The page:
Matthew Kenney Opening PlantPub Across From Fenway Park


In April, famed vegan chef Matthew Kenney will establish PlantPub in Boston’s Fenway district with fellow entrepreneurs Mary Dumont and Pat McAuley. PlantPub’s second site, which will be located just across the street from Fenway Park, the baseball stadium where the Boston Red Sox play.

PlantPub Fenway will be substantially larger than Dumont, McAuley, and investor/entrepreneur Sebastiano Cossia Castiglioni’s flagship 20-seater Cambridge establishment, which launched last autumn. Boston BeerWorks, a brewery and pub that occupied the 8,000-square-foot building for over 30 years, will be replaced by PlantPub Fenway. The room seats more than 250 people and features huge windows and exposed vents for an industrial feel.

Kenney, who also runs the food hall Plant City in Providence, RI, is a plant-based pioneer with more than 60 restaurants globally. Last year, he joined the PlantPub endeavor under his Matthew Kenney Cuisine (MKC) banner. Kenney is now in Los Angeles, but he grew up in Searsport, Maine, and is a Red Sox fan. “It’s one of the most iconic sporting stadiums in the country, and I am really passionate about working in places I feel a connection to… I think it’s very unique to have a plant-based space this large … and I think it’s going to be an experience in and of itself,” Kenney stated.

Plant-Based Pub For Red Sox Fans

Dumont, an award-winning chef, is “beyond excited” about the new Fenway restaurant and the culinary possibilities that a larger kitchen will provide. PlantPub Fenway will serve more ballpark-themed options like hot dogs, sausage and pepper grinders, and Bavarian pretzels with a stout cheese sauce, in addition to many of the popular items on the existing PlantPub Cambridge menu, such as Buffalo cauliflower wings, loaded nachos, and a variety of pizzas and burgers.

“We are expanding our menu with more health-forward things like bowls and more entrée-style dishes that we don’t really have the space to make in Kendall Square [in Cambridge]… And we’re expanding our dessert menu to include Boston cream pie and something we’re going to call ‘pub tubs’— beautiful sundaes with all of the toppings. We are going to have lots of variations of soft serve ice cream, too, which is super nostalgic. It’s a New England thing,” Dumont said.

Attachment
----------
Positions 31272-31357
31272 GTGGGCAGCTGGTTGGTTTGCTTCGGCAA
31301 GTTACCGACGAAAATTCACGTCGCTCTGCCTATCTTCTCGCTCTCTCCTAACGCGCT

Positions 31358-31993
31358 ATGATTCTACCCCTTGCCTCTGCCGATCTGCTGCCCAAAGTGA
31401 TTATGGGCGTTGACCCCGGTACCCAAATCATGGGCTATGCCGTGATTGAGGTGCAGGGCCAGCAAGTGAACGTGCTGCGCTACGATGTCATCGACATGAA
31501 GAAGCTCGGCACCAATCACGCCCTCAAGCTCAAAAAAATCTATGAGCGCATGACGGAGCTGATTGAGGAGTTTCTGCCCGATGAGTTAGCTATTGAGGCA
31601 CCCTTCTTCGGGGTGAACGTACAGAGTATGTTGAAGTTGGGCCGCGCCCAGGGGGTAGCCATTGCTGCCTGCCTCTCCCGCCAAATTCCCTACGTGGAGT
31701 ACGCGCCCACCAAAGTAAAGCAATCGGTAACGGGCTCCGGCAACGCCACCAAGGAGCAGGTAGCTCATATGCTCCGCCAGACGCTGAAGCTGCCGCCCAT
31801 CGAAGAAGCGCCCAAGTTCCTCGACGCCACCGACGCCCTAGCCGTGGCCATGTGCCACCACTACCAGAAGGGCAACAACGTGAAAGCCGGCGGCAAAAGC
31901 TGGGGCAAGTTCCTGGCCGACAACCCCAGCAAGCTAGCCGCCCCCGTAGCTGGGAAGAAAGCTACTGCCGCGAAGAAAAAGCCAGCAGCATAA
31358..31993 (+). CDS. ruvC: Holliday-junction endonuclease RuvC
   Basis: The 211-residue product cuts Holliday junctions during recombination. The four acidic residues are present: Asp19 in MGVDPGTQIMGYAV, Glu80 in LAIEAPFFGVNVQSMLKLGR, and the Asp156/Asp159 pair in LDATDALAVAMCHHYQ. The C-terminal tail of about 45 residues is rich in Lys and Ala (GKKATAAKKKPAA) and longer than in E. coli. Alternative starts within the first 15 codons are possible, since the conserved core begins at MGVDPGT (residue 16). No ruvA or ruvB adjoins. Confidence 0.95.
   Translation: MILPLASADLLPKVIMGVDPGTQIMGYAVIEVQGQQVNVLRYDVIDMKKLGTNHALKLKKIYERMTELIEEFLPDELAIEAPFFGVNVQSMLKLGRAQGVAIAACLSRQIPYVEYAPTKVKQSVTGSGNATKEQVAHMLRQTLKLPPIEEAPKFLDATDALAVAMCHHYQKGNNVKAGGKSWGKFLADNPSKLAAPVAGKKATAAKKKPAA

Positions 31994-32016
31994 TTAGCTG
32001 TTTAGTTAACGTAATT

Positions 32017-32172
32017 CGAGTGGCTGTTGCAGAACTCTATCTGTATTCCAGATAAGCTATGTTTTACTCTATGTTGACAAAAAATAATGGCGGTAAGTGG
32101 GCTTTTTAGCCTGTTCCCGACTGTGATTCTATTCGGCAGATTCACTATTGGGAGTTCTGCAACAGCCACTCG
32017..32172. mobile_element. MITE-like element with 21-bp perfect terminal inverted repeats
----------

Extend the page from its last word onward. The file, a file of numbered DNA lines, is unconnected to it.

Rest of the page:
To go along with its delectable culinary menu, the crew put a lot of time, effort, and thought into creating an equally excellent beverage program that has something for everyone. “We’re definitely going to be celebrating all the local craft breweries; that will be our primary focus… Knowing where we are, of course we will have the game-day mainstream options like Bud Lights and things like that. But the main focus will be on New England craft beers, just like we do in Kendall [Square]—only it will be in draft form and in more of a big-bar form,” McAuley said.

The team hopes to spread the concept beyond these two PlantPub sites to additional cities around the country.

Plant-Based New England

The PlantPub idea is spreading across the country, including New England, as the plant-based movement gains traction. McAuley refers to the PlantPub team as “mission-oriented impact entrepreneurs” and claims that the trend toward plant-based food has exploded, with Boston trailing behind since it is “being a little more conservative than say Los Angeles or Manhattan,” is lagging behind. “Plant-based is the fastest-growing area in the food industry, so we’re confident in its success. We think it’s long overdue in Boston,” he said.

Kenney, who owns Double Zero, a gourmet pizza restaurant on Newbury Street in Boston, says he’s received “so much positive feedback and support” about the new restaurant from the Greater Boston community, including from PlantPub Fenway landlords Panos and Sara Demeter, who he says are “passionate” about plant-based food and recommended the Fenway location to him.

“I think people are realizing, more and more, how good plant-based food is. Look, a lot of people did great plant-based food in the past, but it’s gotten even better and is just really, really good now… Chefs are now being more innovative, there are more products available now. … I think that a lot of people wanted to do this [adopt a plant-based diet] for a long time, but they didn’t like the texture or the taste of the food they were eating. That’s just not the case anymore,” Kenney stated.

Many PlantPub menu items “mimic” not just the flavor but also the feel of their animal equivalents, according to Dumont, so customers “aren’t sacrificing anything taste-wise” by eating a more sustainable and healthier diet that is better for the world and, she claims, the future of food.

“And the fact that we’re right across the street from Fenway Park is significant. To me, baseball is about nostalgia; things that kids remember and, as adults, still love. Having a pub that has all of the things that you love—only made in a new and better way—will become part of your history, part of your family’s history … that’s where we want to get to… We want to evoke that in people—get them to remember the past, but now they’re eating in a way that is moving toward the future,” Dumont said.


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